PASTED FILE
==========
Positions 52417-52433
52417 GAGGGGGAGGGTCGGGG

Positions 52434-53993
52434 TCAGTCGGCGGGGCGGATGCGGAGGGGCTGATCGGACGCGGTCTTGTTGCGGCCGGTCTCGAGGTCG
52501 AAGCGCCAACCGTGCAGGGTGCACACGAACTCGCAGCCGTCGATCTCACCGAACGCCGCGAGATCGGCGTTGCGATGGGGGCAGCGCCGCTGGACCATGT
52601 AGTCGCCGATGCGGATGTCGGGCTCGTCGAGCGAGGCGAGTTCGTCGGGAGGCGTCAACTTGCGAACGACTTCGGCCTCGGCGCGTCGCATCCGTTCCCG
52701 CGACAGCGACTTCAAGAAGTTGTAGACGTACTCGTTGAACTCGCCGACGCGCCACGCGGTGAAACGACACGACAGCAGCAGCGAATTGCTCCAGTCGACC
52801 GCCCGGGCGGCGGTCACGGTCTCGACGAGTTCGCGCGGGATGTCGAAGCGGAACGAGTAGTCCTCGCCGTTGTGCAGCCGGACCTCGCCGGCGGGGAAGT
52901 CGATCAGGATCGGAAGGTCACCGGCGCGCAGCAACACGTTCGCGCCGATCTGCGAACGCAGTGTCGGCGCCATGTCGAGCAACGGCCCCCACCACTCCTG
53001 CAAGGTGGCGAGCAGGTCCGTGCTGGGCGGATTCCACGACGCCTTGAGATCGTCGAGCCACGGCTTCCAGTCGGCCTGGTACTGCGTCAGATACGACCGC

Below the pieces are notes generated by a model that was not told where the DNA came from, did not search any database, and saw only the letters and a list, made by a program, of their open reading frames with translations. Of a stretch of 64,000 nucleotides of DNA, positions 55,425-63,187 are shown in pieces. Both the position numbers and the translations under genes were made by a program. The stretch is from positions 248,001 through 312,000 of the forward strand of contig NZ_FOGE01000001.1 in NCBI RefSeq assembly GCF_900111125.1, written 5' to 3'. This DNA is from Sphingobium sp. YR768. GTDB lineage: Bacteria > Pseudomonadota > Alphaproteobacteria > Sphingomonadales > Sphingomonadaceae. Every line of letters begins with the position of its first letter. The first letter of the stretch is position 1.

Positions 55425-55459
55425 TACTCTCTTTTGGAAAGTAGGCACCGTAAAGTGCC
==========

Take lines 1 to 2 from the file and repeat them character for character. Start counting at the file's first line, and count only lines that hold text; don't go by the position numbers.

Positions 52417-52433
52417 GAGGGGGAGGGTCGGGG